We are really lucky none of us react as badly as you do to their bites… 😦

    Like

    • acflory

      OMG…that’s absolutely horrifying! He was so lucky. How’d you get it out? Tweezers? A pair of pliers? -cough- Scissors?
      I’m not really making fun as my bites are actually getting worse. I really, seriously hate those tiny beasts. 😦

      Like

      • metan

        Yep, horrifying is the word, he’s not one for being afraid of critters, a few times on the motorbike he has had a bee or something similar fly into his face and get a bit tangled, but never properly stuck like that. Bleh…

        I actually stood at a safe distance and pulled the beard slowly apart in the hopes it didn’t dive out at me until I worked out what and where it was. Once I realised it wasn’t something that was going to bite me, and that it really was stuck, I got a wide tooth comb and put it between it and the skin and slowly wiggled it out until I could grab it with a pair of tweezers. I think that having a comb yanked through his beard was as awful as the bug was! πŸ˜€

        Sorry to hear the bites are so horrible for you, we have a selection of creams etc here to dab on bites but I can’t say if any one works better than another. Although once a few years ago I was working outside with a friend and was painfully stung by a hornet, he wandered off and came back with a bracken leaf telling me to rub it on it, I laughed but tried it, and it really did improve!

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        • acflory

          -shudder- I hope you stomped on the damn thing once you got it out. Apologies, I have no compassion for March flies. I’m sort of used the allergic reaction as I’ve had it almost every year since 2009. I’m learning in increments. Apparently March flies are attracted to dark colours, esp. blue? Guess who wears dark colours all the time?

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          • metan

            No, I didn’t stomp on it. I carefully carried it outside, over to the garden… and fed its juicy wiggling body to one of my pitcher plants… I have no compassion for them either! πŸ˜€

            I think you’re right, they are attracted to dark colours, and that’s all I wear too! Apparently stripes confuse them and you don’t get bitten. I will vouch for that being true, as on a long ago camping trip number 2 was a toddler and wearing a blue and white stripy Bonds suit. They would fly around him and the veer off, while the rest of us were constantly attacked. Unfortunately stripes just aren’t my thing!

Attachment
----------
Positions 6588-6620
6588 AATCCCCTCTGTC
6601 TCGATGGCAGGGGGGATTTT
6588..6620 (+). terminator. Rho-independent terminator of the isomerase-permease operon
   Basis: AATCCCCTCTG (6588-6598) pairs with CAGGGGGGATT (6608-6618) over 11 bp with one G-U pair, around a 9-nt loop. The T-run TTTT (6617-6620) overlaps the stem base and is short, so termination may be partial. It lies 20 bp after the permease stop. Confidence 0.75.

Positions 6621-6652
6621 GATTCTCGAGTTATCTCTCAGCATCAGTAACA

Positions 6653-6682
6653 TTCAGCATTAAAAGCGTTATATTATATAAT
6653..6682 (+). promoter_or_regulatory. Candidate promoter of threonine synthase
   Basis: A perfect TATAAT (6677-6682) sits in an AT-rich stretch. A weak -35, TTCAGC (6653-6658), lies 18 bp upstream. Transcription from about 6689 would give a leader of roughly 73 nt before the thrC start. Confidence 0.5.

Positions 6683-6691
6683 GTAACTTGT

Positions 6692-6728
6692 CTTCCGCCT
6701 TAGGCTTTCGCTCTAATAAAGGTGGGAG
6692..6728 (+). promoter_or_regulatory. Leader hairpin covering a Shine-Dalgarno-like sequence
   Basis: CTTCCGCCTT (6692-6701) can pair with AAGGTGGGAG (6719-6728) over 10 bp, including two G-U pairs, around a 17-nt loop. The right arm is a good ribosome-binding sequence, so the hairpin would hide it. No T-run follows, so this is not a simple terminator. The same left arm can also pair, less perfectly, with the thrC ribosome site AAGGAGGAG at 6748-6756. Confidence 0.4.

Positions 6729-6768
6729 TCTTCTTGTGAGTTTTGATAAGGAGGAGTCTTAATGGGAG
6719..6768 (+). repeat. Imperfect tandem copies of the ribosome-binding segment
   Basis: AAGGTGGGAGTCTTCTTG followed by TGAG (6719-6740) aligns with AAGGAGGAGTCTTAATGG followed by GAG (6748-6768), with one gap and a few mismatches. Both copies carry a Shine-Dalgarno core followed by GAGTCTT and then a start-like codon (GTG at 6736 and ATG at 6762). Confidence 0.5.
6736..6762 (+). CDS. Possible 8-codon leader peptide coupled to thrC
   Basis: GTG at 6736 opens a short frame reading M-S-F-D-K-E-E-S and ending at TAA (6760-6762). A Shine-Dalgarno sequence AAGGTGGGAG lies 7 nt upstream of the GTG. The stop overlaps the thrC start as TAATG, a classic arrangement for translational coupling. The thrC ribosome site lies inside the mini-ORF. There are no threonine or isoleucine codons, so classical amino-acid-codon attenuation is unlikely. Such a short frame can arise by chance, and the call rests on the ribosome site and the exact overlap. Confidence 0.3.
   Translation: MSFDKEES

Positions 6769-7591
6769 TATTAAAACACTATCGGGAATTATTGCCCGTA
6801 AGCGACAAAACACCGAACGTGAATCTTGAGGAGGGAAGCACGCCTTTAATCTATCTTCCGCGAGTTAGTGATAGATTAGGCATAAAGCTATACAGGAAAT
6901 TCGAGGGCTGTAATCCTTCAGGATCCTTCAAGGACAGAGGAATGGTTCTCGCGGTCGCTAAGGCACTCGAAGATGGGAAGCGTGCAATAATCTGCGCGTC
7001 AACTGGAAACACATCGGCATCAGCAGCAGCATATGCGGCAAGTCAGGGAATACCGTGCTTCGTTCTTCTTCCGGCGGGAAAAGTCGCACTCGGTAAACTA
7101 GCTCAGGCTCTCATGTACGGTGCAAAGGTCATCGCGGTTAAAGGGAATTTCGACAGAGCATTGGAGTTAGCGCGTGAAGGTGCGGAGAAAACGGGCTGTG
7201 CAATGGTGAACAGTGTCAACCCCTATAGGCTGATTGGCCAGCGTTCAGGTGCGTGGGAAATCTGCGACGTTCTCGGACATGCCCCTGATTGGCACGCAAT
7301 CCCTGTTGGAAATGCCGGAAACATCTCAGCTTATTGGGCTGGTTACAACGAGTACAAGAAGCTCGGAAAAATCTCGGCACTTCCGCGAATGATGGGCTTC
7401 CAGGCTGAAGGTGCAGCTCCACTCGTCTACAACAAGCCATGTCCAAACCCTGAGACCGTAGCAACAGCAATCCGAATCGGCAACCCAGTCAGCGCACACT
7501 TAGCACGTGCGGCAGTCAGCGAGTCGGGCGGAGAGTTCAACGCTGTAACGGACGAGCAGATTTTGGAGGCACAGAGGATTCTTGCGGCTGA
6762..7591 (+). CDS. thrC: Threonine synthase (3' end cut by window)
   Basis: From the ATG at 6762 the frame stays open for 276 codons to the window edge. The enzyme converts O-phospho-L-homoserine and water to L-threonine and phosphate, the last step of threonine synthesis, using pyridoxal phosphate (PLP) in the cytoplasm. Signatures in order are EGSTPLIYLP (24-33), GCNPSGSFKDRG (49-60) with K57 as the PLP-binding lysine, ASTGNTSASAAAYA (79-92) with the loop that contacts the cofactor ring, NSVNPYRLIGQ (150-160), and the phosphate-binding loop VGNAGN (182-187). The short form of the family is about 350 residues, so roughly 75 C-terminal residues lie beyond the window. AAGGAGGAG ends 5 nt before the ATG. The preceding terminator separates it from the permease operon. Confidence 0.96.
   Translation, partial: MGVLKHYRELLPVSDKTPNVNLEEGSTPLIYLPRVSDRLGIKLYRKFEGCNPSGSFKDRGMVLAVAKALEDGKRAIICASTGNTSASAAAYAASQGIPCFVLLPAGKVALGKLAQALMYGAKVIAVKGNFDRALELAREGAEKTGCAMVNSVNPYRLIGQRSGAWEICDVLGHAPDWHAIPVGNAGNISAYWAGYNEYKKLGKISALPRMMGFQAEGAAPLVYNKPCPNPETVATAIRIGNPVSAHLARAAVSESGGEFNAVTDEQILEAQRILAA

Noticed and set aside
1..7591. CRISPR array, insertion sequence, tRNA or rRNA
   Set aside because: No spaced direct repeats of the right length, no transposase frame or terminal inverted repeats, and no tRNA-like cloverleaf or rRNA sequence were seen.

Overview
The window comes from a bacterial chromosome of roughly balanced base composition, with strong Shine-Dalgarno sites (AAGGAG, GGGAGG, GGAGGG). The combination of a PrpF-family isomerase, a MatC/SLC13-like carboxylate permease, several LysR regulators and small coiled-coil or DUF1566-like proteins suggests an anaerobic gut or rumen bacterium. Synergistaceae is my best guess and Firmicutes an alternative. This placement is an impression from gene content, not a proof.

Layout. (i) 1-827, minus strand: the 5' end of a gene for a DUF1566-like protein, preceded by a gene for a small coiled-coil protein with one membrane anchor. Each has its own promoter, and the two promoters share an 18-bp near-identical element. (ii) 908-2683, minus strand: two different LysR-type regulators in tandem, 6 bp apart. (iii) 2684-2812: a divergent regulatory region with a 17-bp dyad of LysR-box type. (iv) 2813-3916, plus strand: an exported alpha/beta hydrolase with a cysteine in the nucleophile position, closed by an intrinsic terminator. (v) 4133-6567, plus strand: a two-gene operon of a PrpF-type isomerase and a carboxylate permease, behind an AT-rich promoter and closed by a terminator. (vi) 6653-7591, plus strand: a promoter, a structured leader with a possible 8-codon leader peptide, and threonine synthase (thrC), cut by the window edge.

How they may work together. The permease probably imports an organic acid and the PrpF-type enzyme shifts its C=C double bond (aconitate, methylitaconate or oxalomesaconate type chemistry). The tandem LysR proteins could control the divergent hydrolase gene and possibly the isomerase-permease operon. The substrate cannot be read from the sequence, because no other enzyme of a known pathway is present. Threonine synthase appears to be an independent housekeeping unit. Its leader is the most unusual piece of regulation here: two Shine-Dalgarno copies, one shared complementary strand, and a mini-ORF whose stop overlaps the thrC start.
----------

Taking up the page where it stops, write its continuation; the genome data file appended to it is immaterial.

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          • acflory

            Ungh..not big on stripes either, but I may have to bite the bullet and buy some for gardening clothes. Not doing this again. And bon appetit to your pitcher plant. Glad to see nothing went to waste. πŸ˜‰

            Like

  • cornfedcontessa

    Ouch! I got bit by a bunch of sand flies when we were in Costa Rica recently. I was so glad I brought along some itch cream. Lucky for me it was at the end of our ten day trips. Those buggers really itch.

    Like

  • Yvonne Hertzberger

    Yikes. Those look nasty. We have horse flies, too, and they bite as well. I wonder if they’re the same – bigger than house flies.

    Like

    • acflory

      I’d say they are, Yvonne. I’ve had other people say they have the same pest in the US and the UK too so I guess Canada probably isn’t exempt. Nasty beasties. 😦

      Like

  • EllaDee's daleleelife101.blog

    Nasty buggers. The abound here, living in the gaps of our verandah walls. Diesel-Dog hates them with a passion, so he chases & kills them, they are sworn enemies of the G.O. as he comes up in similar welts. As is usual for most insects in me they are disinterested as I slather myself with smelly… errr…aromatic essential oil infused moisturizer.

    Like

    • acflory

      lmao – essential oil infused moisturizer is it? I did try Eau de Tiger Balm today, and didn’t get bitten, but the aroma certainly teared me up a bit!
      What does the GO do for the welts? Please don’t tell me he suffers in silence. 😦

      Like

      • EllaDee's daleleelife101.blog

        There are all sorts of nice smelly moisturisers, currently my day-to-day is Redwin’s Nutri-Glow Body Lotion for all skin types which you can buy from the supermarket or Priceline. There are also various bug-off creams with essential oils. Our go-to for first aid cream is Medi Quattro which is antiseptic, anaesthetic, anti-inflammatory & soothing. Available from chemists. Also a dab of lavender oil can sooth.

        Like

  • Candy Korman

    Yikes! Horse Fly bites are miserable.

    Like

  • Scottie

    Wow. Those things hurt. I use to get them as a kid. Have you ever tried bleach. It works with chiggers and fire ants. Something the bleach does as it reacts with air on your skin seems to neutralize the sting and the venom. Be well. Hugs

    Like

  • Hariod Brawn

    Bloody awful things, Horseflies, and they don’t brush off once they’ve stuck their fangs in. Always roll my sleeves down when walking by a river or stream in the summer. Ghastly buggers.

    Like